Radio Leicester Thought for the Day

John Denney 28 May 2002

 

I used to work with Mike, a brilliant salesman who had one small problem: he had great difficulty in remembering peoples’ names.  I suggested he try the technique of inventing a mental picture of something that mirrored the name.  He visited a potential customer called Mr Quakenbusch.  He applied the technique.  He pictured a little duck sitting under a bush.  A few weeks later, I attended a new product launch, and Mike proudly introduced me to his new customer.  “John,” he said, “I’d like you to meet Mr. Duckshade.”  Fortunately, Mr Quakenbusch had a sense of humour and didn’t mind Mike’s mistake.

 

Yesterday, the Bank of England was forced to suspend the issue of its new, super-secure 5 note when it discovered that serial numbers could be rubbed off.  Just the feature a forger delights in!  It looks like someone made a big mistake in the specifications or the printing.

 

We all make mistakes of course.  Some big, some small.  That’s part of being human.  The person who never made a mistake never made anything, so it’s said.  We’ve all heard of the record companies that turned the Beatles down in 1960 because “the craze for guitar bands is over”.  And Alexander Graham Bell saw a great future for his invention, the telephone.  “The day will come,” he said, when every major city will have one.”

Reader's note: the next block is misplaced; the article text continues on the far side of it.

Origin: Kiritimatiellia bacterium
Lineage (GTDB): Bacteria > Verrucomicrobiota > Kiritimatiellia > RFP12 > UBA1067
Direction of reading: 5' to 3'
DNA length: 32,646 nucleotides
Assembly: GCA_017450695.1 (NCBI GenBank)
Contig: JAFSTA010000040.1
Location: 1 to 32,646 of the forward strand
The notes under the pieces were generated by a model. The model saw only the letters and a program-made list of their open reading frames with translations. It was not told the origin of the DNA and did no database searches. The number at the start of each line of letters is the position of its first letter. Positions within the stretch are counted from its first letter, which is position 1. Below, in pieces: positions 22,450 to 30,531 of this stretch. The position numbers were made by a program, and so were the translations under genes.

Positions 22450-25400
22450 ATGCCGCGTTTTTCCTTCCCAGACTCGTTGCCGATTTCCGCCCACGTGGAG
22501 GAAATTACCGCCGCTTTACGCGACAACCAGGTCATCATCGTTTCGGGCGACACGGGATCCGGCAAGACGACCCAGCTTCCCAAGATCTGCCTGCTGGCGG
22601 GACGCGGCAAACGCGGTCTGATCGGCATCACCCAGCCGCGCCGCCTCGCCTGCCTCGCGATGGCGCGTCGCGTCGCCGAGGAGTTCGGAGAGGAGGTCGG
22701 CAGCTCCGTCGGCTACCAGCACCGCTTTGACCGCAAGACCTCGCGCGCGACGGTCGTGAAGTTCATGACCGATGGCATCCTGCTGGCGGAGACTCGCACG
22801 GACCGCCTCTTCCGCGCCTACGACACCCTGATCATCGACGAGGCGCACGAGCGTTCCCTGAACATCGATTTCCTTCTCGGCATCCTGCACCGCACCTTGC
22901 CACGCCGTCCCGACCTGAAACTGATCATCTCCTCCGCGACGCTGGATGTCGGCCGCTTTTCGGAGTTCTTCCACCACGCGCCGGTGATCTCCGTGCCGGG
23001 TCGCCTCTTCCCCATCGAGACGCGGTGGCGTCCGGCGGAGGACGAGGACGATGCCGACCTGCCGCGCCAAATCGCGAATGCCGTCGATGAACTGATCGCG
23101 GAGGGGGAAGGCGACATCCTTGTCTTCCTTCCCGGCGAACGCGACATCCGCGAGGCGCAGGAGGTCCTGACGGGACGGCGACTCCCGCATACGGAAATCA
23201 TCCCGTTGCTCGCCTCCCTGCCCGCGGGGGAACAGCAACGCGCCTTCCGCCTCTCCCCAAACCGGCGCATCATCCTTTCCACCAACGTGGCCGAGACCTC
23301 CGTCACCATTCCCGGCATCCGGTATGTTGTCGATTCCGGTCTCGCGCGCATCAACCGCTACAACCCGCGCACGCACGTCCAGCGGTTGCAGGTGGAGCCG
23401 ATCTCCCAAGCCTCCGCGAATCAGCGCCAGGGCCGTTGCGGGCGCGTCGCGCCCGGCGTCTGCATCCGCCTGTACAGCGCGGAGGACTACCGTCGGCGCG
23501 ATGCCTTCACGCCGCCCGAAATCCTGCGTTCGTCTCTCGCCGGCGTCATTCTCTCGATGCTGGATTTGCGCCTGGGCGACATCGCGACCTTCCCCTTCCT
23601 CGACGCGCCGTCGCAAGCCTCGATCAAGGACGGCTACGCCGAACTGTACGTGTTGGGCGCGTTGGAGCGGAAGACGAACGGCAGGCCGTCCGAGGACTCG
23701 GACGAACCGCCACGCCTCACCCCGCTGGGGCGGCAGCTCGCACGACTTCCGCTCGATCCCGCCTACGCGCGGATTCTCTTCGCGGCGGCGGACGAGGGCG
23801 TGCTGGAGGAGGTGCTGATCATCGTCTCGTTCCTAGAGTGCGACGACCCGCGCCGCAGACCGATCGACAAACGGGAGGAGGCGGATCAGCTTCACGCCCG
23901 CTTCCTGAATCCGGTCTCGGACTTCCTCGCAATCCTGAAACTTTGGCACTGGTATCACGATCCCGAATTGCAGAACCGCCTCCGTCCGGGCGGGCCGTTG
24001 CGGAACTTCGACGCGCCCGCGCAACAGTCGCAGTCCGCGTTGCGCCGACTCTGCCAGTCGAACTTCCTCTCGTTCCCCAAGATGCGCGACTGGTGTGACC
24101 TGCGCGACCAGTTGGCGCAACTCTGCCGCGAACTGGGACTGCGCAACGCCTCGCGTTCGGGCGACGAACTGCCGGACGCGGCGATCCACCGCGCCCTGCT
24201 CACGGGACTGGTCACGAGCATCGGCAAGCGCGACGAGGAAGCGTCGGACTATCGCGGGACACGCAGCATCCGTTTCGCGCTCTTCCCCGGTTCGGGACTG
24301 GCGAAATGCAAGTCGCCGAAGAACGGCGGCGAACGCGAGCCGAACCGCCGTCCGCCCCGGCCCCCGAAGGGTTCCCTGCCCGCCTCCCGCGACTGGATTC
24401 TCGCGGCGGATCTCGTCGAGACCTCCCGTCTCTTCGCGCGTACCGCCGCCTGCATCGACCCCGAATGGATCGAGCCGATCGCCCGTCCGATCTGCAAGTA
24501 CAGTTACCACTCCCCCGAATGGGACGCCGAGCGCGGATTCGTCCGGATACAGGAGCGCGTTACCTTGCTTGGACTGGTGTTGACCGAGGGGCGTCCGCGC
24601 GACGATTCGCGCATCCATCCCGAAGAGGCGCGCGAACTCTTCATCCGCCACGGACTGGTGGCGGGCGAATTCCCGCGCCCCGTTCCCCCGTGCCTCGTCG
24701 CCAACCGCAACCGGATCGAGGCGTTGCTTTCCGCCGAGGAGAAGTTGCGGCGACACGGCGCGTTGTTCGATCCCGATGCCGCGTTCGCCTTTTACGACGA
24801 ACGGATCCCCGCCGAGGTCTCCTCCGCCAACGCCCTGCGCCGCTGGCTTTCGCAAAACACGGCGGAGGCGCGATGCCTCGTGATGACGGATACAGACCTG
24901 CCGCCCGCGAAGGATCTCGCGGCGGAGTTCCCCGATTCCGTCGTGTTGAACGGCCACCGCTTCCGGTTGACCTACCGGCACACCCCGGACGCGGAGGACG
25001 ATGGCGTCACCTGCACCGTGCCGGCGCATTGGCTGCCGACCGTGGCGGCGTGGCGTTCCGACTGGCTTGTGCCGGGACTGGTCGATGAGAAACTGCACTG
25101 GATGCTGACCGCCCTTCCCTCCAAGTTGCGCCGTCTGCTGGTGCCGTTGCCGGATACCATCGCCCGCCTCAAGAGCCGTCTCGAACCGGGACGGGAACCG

David was a great hero of the Old Testament.  He killed the giant Goliath, and later on became King of Israel, revered for his poetry and music and his military and political prowess.  Despite this, David made a big mistake.  He committed adultery with Bathsheba, the wife of one of his generals.  David connived to send the general into a heated battle, and then withdrew all support, and the general was killed.  This was to cover up the fact that Bathsheba was pregnant by David.  And like most adulterous affairs, the result was misery.  Just ask a certain TV presenter.  Bathsheba’s baby died, and David nearly lost the throne.

 

But David asked God to forgive him for his sins, and the kingdom was secure.  Just as Jesus taught his disciples to pray, many centuries later: forgive us our sins, just as we forgive those who sin against us.  It’s a two-way thing: forgive and be forgiven.  And maybe then we can echo David’s cry; Create in me a pure heart, O God, and renew a steadfast spirit within me.  [Ps 51:10]

 

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